Bush administration payment of columnists

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The Bush administration payment of columnists refers to the payment of public funds to right-wing media commentators by several U.S. executive departments under Cabinet officials to promote various policies of U.S. President George W. Bush's administration. Hundreds of thousands of dollars were paid to at least three commentators to promote Bush administration policies.

Investigative reports[edit]

Armstrong Williams[edit]

The payments were revealed on January 7, 2005, in an investigative report by Greg Toppo of USA Today. USA Today had obtained the information through documents provided by the U.S. Department of Education after the newspaper had made a Freedom of Information Act request. The documents showed that Armstrong Williams, a prominent syndicated columnist and pundit on CNN and CNBC, had received $241,000 of tax money through the Education Department's contract with Ketchum Communications, a public relations firm. In exchange for the money, Williams promoted the No Child Left Behind initiative and encouraged other journalists and commentators to provide favorable views of the law.[1] Williams admitted that he had received the payments and wrote a column entitled "My Apology," admitting to the charges but writing that he "did not change [his] views just because my PR firm was receiving paid advertising promoting the No Child Left Behind Act."[2] Williams' column was cancelled by the Tribune Company, which had previously syndicated his work.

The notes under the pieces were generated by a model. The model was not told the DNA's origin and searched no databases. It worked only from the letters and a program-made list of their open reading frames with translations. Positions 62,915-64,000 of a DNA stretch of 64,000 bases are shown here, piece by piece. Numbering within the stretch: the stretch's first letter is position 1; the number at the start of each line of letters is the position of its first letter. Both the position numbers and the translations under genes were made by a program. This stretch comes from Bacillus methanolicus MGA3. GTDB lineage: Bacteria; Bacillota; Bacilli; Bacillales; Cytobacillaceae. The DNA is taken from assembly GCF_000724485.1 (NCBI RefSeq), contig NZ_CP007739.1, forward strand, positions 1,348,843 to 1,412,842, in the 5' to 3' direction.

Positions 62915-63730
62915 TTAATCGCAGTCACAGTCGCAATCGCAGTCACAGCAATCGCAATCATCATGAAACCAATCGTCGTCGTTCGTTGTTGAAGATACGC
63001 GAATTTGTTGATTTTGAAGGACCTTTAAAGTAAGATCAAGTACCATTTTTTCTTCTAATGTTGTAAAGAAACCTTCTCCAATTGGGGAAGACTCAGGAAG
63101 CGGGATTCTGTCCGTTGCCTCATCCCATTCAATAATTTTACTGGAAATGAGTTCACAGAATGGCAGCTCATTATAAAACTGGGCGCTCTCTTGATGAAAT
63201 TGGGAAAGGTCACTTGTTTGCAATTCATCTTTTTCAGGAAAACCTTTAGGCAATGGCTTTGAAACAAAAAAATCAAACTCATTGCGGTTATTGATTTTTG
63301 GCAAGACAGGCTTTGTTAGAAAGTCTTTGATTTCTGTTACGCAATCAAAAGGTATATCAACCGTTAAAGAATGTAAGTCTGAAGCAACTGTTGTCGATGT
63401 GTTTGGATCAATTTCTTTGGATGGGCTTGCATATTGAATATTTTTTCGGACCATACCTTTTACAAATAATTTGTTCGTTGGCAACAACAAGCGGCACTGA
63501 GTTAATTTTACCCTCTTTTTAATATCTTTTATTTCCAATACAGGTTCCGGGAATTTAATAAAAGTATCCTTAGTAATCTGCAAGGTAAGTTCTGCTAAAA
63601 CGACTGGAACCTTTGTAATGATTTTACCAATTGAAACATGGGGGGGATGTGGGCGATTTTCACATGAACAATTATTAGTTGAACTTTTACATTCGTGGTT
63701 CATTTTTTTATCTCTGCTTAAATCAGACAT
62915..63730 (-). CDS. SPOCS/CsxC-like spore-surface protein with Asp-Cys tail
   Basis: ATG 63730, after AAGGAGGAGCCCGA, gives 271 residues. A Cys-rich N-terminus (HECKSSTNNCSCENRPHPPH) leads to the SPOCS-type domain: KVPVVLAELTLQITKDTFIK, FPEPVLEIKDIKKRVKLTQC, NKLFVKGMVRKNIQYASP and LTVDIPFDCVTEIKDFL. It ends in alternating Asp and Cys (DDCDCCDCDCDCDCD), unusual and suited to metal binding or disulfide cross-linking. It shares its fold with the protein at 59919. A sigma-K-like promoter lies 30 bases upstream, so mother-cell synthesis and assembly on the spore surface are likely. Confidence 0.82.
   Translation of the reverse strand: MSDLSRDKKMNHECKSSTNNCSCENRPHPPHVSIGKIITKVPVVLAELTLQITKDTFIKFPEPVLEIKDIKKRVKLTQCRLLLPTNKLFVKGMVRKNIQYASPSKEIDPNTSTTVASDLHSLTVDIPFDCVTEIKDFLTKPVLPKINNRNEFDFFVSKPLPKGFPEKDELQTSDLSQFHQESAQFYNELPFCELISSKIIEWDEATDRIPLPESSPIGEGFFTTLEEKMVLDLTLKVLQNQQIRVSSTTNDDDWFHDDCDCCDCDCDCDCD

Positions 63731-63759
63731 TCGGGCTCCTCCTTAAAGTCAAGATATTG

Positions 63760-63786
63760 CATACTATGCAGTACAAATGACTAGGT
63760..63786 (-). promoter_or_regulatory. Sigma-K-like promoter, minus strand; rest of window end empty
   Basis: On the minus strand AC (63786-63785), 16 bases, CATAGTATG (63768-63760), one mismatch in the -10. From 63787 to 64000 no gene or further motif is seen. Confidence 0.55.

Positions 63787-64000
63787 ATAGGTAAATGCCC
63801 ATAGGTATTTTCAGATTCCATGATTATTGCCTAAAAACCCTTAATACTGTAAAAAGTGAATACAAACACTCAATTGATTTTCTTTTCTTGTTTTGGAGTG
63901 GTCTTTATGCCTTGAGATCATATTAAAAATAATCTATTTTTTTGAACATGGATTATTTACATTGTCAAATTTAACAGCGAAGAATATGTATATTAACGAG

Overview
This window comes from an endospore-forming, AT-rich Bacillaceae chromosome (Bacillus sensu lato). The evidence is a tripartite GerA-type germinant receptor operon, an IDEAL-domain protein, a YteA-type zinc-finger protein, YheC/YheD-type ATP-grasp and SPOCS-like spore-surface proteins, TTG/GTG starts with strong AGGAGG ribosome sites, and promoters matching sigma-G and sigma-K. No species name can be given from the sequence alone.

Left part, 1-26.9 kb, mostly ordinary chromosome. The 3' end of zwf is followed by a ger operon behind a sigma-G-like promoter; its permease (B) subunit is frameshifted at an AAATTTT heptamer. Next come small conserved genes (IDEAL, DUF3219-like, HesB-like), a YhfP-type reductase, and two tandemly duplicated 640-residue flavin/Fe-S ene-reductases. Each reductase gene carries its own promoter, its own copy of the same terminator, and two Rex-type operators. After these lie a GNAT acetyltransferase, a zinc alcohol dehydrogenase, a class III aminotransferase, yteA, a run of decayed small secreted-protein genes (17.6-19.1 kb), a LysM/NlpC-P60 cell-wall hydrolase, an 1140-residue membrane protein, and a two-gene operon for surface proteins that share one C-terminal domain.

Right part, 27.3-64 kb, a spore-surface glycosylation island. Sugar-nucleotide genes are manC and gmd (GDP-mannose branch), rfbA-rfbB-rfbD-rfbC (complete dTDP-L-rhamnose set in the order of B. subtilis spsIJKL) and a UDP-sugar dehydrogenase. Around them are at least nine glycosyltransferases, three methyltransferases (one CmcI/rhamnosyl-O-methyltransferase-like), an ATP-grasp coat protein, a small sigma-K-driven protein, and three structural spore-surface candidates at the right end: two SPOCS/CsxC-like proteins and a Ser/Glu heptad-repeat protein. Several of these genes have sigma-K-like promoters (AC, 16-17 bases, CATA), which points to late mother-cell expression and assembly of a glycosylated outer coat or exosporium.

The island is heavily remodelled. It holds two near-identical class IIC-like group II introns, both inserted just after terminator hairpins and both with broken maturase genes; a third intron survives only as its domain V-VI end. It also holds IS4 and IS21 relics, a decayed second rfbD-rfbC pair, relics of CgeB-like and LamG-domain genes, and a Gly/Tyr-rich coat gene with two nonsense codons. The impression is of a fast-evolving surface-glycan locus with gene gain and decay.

Maggie Gallagher[edit]

A second syndicated columnist, Maggie Gallagher, was revealed to have also accepted public funds from the Bush administration. An article by Howard Kurtz of The Washington Post first reported on January 26 that Gallagher had received $41,500 in two federal contracts from the Department of Health and Human Services for authoring brochures, a magazine article and a report and briefing government employees in support of Bush's marriage initiative, which redirected welfare funds, previously used to reward states for lowering out-of-wedlock child birth rates, to pay for premarital counseling and abstinence education.[3]

Michael McManus[edit]

Michael McManus is the third person to be implicated, in an article by Tom Hamburger of The Los Angeles Times on January 28. It was revealed that McManus, who is a self-described marriage advocate and writes the "Ethics & Religion" column that appears in 50 regional newspapers, was paid through a subcontractor with a consulting firm that does work for the Department of Health and Human Services. The payments were said to be $4,000 plus travel expenses, with an additional $49,000 paid to his organization, Marriage Savers Inc.[4]


  1. ^ Toppo 2005
  2. ^ Williams 2005
  3. ^ Kurtz 2005
  4. ^ Hamburger 2005